Notre Dame players discuss Alabama’s defense and how it compares to Georgia and Clemson

It’s not uncommon to have a common opponent or two with an opponent in the semi-finals, but of course, nothing is commonplace this college football season.

Only conference schedules and the fact that Notre Dame is ever in a conference is ample proof of this. In the absence of apples and apples comparisons, the study of films becomes even more important in building the Alabama-Notre Dame game in The Rose Bowl (played in Texas).

Several Irish players, coach Brian Kelly and attack coordinator Tommy Reese, gave their impressions of Alabama during the Monday morning group video interviews leading up to the kick-off Friday at 3 pm in Arlington.

There has been at least one comparison made with a former co-opponent who shared his technique with the top-ranked Crimson Tide. The fact that Notre Dame played Georgia in 2017 and 2019 was not lost on Reese.

“There are some similarities,” OC said. “It’s not the same defense. If you go back and examine clearly what Alabama was in the past, you’ll see a lot of parallels with what Georgia was like from 17 to 19. There is definitely some carryover. I don’t say there isn’t. But who?” The funny thing is you mentioned that, because getting into the game, this kind of what I expected was, hey, it would look a lot like Georgia. “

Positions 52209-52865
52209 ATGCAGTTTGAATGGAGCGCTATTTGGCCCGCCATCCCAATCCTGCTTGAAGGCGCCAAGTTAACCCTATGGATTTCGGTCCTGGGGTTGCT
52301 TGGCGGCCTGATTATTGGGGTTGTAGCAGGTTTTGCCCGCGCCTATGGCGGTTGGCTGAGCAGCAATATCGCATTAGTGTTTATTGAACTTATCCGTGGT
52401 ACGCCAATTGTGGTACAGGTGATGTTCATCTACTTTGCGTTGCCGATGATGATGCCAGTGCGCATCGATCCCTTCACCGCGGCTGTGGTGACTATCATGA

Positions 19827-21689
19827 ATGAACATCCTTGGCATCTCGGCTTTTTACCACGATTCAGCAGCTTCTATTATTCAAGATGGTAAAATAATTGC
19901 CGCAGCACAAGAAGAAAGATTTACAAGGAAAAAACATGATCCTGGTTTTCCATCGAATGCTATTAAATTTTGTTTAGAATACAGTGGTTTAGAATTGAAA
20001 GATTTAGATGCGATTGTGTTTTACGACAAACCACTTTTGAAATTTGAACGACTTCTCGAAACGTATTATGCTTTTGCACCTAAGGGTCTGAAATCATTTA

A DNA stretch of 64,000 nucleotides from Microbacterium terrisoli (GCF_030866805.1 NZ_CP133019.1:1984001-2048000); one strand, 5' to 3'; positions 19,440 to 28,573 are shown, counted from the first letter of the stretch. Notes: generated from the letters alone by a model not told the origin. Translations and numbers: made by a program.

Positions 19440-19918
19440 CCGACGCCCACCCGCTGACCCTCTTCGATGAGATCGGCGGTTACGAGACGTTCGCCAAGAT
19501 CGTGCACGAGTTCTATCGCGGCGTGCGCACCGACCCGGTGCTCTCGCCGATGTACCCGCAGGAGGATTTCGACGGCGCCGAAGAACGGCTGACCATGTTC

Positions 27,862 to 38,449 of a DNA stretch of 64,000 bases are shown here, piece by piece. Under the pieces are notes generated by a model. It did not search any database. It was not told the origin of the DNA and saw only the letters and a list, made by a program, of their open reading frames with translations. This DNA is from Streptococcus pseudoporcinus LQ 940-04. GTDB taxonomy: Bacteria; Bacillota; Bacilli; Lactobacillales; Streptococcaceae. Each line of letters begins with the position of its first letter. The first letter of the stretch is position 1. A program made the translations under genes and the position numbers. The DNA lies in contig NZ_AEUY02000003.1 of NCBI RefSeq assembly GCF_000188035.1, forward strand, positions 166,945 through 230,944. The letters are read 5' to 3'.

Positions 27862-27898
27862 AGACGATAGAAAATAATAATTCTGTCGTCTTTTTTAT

However, he indicated that it would not be a mirror image in any way. Also, Notre Dame lost both games with the Bulldogs, 20-19 in 2017 and 23-17 last fall. Midfielder Ian Bock said he also sees similarities in how the Alabama defense plays compared to Georgia’s defense.

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Clemson is another analogue that the two teams have seen in recent years. It was the last time Alabama faced the Tigers in a national title match to close the 2018 season – an embarrassing 44-16 loss. He faced Irishman Clemson twice this year with a 47-40 win in overtime at home followed by a 34-10 loss in the ACC title match.

“Alabama keeps it a little more, and I don’t want to say simply, but Clemson has some very weird blueprints,” said Ben Scoronic, a recipient in Notre Dame. “So you never know what you’re going to get in every third. But they both obviously have great players in defense. They have a lot of future professionals in defense. So the level of talent is very similar between Clemson and the Alabama team.”

Kelly, when submitting the primary survey report, said they are following Nick Saban’s example by building a large physical defensive front with athletic players. “Patrick Sirten is probably the best corner we’ve ever seen,” Kelly said.

Attacking, he called Alabama “electric” and indicated that it was “scoring a number of bushels and bushels of points.” The Irish play a little differently when they have the ball.

Kelly said: “So I think we are not managing the Princeton attack from four angles, but we are trying to manage our attack, which has traditionally been an attack on the ball.” “So this still has to be on our minds about our inability to get into this game and change our identity, but the nice part about it is that it’s kind of our DNA this year.”